time to time. In this way we have
copies of many letters written fron
France and England by Mason and
Sidell. Judah P. Benjamin was Sec
retary of State at Richmond at the
time of the downfall of the govern
ment. He made his way to Cuba anc
thence to England, where he evei
afterwards resided. Whether he tool
the records of his department witt
him, or destroyed them, or hid them
has nover been known.
Nap oh cn III Deceived the South.
Here and there among the recordi
of the Confederate war department
and the letters of Mason and Sidell
mentioned as found in congressional
proceedings, we find that the Goofed
orate government had secret agents ii
France, England, Germany and th
Netherlands. We ascertained th
names of some of these. The letter
from these men detail the efforts mad
in France, England and Holland to oh
tain recognition abroad. If we cai
rely on the letters written from Paris
found among the congressional re
cords, tho late Louis Napoleon bel
out hopes of ultimate recognition, an
kept the Confederate representativ
at Paris in a constant state of ezpec
tanoy. We know now, however, tha
the wily emperor did not intend t
recognise the Confederaoy, but kop
Confederate envoys dangling at th
end of his fishing polo, playing wit
them for politioal purposes, in ordc
to keep tho United States in suffioiec
awo to prevent an interference wit
his plans for the establishment c
Maximilian on the throne of Mexioc
The Confederacy firmly expected rt
cognition and the letters from Pari
held out hopes to the last. 'The lei
tors from England were not so buoj
ant. While many of tho nobilit
favored tho South, the middle olassei
on account of slavery, were not t
There were also among the archive
incomplete reoordsof the Confedera!
treasury department, showing the roi
tine business, issues of treasury cote
and bonds of various denomination
Everyone has seen specimens of thei
and a description of them is not n
oessary. Tho heads represented c
^ them were these cf Jefferson Davi
Alexander H. Stephens, "Stonewall
Jackson, Mr. Trenholm and Mr. Men
inger. The South had few facilitr
for the manufacturo of suitable pap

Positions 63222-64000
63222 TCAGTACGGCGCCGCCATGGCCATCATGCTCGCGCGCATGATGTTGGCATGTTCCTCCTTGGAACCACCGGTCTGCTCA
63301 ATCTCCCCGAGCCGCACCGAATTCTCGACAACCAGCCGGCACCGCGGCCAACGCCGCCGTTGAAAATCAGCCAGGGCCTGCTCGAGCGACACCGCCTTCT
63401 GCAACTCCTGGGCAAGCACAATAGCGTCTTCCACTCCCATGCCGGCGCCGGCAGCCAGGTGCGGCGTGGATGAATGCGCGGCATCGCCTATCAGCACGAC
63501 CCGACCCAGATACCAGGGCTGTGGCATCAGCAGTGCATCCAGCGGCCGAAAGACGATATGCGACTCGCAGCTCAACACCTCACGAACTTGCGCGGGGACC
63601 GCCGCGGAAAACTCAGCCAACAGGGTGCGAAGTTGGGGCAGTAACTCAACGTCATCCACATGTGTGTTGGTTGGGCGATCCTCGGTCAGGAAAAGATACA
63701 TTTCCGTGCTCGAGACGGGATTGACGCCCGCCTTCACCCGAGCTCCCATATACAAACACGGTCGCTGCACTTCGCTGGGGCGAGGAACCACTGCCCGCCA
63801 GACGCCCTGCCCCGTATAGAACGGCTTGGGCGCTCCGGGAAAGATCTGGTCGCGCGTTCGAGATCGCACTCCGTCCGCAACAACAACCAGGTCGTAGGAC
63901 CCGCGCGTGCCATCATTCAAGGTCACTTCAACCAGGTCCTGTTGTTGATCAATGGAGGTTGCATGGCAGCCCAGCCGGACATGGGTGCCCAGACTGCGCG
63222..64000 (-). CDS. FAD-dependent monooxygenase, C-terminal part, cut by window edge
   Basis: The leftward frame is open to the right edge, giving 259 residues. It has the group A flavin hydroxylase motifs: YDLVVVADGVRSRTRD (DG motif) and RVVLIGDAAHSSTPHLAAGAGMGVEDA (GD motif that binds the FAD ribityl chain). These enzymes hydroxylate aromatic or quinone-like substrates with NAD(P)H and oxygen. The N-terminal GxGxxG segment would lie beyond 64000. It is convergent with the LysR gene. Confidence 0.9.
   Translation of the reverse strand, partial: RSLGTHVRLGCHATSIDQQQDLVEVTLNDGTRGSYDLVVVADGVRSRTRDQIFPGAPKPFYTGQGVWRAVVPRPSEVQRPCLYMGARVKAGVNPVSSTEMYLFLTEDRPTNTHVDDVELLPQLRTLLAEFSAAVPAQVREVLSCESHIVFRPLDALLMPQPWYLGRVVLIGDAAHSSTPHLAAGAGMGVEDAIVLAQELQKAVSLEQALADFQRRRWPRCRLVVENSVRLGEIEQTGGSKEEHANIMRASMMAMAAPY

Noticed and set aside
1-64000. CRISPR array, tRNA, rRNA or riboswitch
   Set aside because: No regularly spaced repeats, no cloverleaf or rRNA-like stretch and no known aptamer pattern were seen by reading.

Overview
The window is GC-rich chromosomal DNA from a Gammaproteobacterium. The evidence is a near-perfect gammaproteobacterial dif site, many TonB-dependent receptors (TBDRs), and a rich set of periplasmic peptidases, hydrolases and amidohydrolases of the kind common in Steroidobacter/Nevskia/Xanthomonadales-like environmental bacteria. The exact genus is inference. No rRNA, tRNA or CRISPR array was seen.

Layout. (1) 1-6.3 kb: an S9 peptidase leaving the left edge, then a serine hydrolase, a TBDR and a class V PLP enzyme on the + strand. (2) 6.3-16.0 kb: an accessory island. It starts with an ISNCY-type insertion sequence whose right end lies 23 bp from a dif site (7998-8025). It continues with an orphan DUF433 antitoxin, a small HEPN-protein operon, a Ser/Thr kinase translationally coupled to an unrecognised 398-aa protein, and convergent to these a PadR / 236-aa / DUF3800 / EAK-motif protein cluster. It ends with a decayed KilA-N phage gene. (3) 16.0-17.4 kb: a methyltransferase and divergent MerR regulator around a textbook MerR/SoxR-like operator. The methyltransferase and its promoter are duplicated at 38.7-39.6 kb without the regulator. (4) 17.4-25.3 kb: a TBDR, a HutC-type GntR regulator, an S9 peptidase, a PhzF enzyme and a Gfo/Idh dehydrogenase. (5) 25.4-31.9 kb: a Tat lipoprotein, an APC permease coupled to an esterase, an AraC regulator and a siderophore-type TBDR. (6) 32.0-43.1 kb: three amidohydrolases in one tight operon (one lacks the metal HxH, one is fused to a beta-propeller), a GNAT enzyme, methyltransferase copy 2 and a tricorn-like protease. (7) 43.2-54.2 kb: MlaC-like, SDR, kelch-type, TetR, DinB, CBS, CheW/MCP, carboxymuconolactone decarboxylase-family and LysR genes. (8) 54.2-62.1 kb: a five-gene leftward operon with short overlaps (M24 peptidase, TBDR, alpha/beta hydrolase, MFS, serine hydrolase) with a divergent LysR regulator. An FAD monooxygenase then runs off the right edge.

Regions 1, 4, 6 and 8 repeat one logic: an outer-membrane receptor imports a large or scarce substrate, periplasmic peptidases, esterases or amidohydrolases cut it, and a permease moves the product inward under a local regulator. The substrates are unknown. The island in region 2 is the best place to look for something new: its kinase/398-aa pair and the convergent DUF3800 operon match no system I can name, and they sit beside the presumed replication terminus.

for suoh purposes or for engravin
Tho bonds and notes presented rath
a shabby appearance, when oompan
with those of the United States. Se
eral large dry goods boxes, sontainii
Confederate money and bonds, we
found among the records. The f*
value of them amounted to many m
lions of dollars, but the market val
was quite another thing. Our offer
turn the boxes of money ov r to t
United States treasury, to be held 1
tho treasurer, was regarded as t
standing joke of the season. F. '.
Spinner, the treasurer, deolarod th
the war department must not make t
ornee a dumping ground nor an "0
Curiosity Shop." Besides that, he
insisted no one was so well qualified
to hold tho money of the deceased as
the "administrator of the late lament
ed." So we had to hold the money,
but we were not required to give any
bond on that account, and thc auditor
of the treasury never asked auyone for
an accounting along that line. Gen
eral T. T. Eckert, assistant secretary
of war, jocosely remarked that the
more a man had of that kind of money
the poorer ho was. So great had the
value of the money depreciated in the
latter days of thc war that a pair of
boots cost $100, and it required more
than that to pay a week's board. It
was jokingly remarked that a head of
a family needed a market basket full
of money to buy a basket full of pro
visions. This rise in the price of the
necessities of life caused the authori
ties at Richmond to appoint commis
sioners to ^T?gulate the price of the
commodities used in daily life. In
the archives wc often ran across lists
of prices established hy these commis
sioners. Paper for writiog or print
ing was very scarce in many parts of
tho South. Some of the official re
turns made by officers to the govern
ment wore written on wall paper, and
envelopes were often mado of the
same material. Paper for printing
hank notes was so scarce that they
used ?"??ne times old paper of broken
or su. pended hanks and printed new
bills^of current hauks on thc reverse
side of thc suspended bauk and can
celled tho old hills with a stamp.
Very few of the records of the Con
federate navy were captured. Per
haps sumo of tho missing papers oi
the navy and State departments were
accidentally burned at Richmond at
the time of the exacuation. There fell
iuto our hands much that related tc
blockade running and correspondence
with ageuts in Europe. This corre
Bpondenoe was preserved on account
of having been sent to Mr. Seddon
secretary of war, and these lettcrf
were kept at the Confederate wai
When the Confederate forces wen
driven out of New Orleans, and after
wards.from Baton Rouge they carrier,
away with t..em old records relating
to the time when Louisiana was i
Spanish, and afterwards French prov
ince. They also took with them thi
records of the Supreme Court of th?
State. These records drifted abou
from pillar to post in Louisiana an?
Texas within the lines of General E
K. Smith, and when he surrenderee
to General Frank B. Heron of th
United States volunteer forces, thee
records of the State of Louisiana wen
with the other property and fouu
their way to Washington. Old, dust
and crumbling with age, the record?
written in Spanish and Frenoh over
hundred years ago, were quaint an
interesting as a study of a bygone age
They were in strange contrast wit
the records whioh were the product c
the war. Old fashioned paper manu
factured before any of the actors i
the civil war were born, tied togethe
with ribbons, whioh was the style i